Charlotte Bronte in Leeds Point
Poem By Stephen Dunn
From her window marshland stretched for miles.
If not for egrets and gulls, it reminded her of the moors
behind the parsonage, how the fog often hovered
and descended as if sheltering some sweet compulsion
the age was not ready to see. On clear days the jagged
skyline of Atlantic City was visible—Atlantic City,
where all compulsions had a home.
"Everything's too easy now,' she said to her neighbor,
"nothing resisted, nothing gained." Once, at eighteen,
she dreamed of London's proud salons glowing
with brilliant fires and dazzling chandeliers.
Already her own person—passionate, assertive—
soon she'd create a governess insistent on rights equal
to those above her rank. "The dangerous picture
of a natural heart,' one offended critic carped.
She'd failed, he said, to let religion reign
over the passions and, worse, she was a woman.
Now she was amazed at what women had,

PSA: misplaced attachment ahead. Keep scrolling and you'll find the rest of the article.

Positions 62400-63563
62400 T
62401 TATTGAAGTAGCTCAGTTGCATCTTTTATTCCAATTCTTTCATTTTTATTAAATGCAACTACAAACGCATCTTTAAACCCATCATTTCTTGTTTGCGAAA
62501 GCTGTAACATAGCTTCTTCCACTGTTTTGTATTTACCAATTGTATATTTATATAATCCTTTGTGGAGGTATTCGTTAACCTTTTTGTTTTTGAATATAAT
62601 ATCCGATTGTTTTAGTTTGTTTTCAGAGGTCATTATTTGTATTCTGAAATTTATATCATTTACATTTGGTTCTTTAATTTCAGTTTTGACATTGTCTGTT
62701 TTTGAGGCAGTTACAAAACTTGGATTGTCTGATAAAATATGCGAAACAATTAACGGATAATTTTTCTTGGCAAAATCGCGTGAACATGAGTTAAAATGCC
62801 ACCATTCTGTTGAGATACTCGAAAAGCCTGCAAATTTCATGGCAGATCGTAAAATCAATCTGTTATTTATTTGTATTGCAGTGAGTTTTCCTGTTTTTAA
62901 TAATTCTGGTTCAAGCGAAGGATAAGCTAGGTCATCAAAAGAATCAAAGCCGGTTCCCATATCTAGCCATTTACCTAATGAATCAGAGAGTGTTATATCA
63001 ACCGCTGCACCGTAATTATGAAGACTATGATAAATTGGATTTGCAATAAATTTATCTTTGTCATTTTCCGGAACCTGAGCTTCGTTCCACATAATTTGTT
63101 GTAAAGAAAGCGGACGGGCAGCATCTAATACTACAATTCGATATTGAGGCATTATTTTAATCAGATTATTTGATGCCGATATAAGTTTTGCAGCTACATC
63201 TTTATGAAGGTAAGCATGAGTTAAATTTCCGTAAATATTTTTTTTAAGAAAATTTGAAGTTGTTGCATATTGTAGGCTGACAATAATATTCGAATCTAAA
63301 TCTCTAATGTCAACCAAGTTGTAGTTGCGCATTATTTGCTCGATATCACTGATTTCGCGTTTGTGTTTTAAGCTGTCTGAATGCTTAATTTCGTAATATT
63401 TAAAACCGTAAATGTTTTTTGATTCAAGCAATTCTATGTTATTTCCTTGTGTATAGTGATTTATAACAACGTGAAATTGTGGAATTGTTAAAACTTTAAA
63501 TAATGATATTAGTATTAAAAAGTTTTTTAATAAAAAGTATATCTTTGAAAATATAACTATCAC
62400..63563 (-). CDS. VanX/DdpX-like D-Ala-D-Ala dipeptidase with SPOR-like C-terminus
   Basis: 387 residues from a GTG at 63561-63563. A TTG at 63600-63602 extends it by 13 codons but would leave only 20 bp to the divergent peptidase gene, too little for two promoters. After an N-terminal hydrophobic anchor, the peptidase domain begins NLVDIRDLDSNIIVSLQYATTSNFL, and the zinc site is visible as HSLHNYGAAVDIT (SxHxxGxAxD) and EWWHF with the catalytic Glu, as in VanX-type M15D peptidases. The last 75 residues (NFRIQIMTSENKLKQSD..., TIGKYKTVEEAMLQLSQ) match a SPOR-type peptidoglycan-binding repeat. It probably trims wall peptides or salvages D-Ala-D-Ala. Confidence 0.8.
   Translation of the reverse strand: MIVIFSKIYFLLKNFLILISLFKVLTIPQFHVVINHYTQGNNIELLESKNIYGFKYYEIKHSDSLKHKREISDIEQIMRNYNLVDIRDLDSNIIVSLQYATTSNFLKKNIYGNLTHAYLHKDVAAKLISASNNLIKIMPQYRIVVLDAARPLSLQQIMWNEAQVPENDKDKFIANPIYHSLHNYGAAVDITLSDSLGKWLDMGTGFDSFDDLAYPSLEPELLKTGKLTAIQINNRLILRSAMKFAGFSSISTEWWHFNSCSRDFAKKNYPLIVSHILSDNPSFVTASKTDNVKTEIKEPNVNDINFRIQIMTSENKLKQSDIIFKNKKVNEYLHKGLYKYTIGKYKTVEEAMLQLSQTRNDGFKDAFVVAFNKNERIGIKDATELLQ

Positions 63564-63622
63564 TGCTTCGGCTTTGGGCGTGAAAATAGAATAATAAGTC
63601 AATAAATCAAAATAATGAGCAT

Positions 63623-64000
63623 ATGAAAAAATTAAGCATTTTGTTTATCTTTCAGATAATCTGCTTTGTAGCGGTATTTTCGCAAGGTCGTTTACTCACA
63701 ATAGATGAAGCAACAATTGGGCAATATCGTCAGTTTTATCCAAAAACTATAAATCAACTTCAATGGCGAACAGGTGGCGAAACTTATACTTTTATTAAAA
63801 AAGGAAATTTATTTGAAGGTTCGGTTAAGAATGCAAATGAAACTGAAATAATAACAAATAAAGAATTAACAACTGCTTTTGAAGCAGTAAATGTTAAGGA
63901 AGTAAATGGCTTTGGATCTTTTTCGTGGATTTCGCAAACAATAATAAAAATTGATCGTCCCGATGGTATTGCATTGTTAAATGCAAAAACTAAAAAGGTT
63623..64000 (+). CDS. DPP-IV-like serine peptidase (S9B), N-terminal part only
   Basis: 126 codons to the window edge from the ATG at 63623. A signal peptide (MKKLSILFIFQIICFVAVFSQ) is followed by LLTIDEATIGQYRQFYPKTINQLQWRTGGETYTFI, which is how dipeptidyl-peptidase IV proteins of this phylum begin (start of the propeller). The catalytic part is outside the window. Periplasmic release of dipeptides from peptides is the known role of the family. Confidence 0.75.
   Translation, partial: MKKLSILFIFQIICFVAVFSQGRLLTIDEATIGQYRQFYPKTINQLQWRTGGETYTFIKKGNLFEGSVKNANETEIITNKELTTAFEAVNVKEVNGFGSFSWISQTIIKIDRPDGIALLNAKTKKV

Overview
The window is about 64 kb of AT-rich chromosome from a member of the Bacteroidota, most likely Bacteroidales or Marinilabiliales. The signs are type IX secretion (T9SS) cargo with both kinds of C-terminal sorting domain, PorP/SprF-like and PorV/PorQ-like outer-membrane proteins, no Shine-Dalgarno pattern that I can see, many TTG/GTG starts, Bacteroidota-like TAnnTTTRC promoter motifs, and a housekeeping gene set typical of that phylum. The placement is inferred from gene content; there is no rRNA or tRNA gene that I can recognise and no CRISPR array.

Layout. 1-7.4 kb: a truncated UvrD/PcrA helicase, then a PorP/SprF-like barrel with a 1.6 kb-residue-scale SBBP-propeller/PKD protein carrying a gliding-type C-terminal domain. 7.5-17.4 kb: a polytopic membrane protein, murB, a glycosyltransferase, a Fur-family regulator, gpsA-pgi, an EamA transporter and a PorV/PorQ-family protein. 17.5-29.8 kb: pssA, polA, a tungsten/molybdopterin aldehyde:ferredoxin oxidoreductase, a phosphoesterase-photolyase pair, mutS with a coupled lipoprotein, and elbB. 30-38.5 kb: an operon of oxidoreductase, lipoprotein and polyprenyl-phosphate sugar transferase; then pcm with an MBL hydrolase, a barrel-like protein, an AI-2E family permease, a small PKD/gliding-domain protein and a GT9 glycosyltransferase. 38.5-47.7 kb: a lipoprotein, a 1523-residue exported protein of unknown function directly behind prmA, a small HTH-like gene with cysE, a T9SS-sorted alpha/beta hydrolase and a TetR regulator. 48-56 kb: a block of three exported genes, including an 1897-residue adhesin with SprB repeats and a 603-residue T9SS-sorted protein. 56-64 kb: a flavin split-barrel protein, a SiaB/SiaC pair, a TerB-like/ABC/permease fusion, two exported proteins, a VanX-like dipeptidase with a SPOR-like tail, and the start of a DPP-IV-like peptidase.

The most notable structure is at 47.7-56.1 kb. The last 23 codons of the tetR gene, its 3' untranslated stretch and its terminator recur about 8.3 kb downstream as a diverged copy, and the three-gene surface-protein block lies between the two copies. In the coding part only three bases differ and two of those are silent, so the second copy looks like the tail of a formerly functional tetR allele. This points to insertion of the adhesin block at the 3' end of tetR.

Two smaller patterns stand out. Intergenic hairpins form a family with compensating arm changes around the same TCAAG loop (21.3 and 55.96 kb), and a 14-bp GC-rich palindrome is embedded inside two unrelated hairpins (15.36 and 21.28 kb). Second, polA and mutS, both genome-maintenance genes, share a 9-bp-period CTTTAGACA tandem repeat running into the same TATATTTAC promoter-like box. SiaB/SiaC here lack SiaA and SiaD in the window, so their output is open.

doubly amazed at what they didn't.
But she hadn't come back to complain or haunt.
Her house on the bay was modest, adequate.
It need not accommodate brilliant sisters
or dissolute brothers, spirits lost or fallen.
Feminists would pay homage, praise her honesty
and courage. Rarely was she pleased. After all,
she was an artist; to speak of honesty in art,
she knew, was somewhat beside the point.
And she had married, had even learned to respect
the weakness in men, those qualities they called
their strengths. Whatever the struggle, she wanted men
included. Charlotte missed reading chapters to Emily,
Emily reading chapters to her. As ever, though, she'd try
to convert present into presence, something unsung
sung, some uprush of desire frankly acknowledged,
even in this, her new excuse for a body.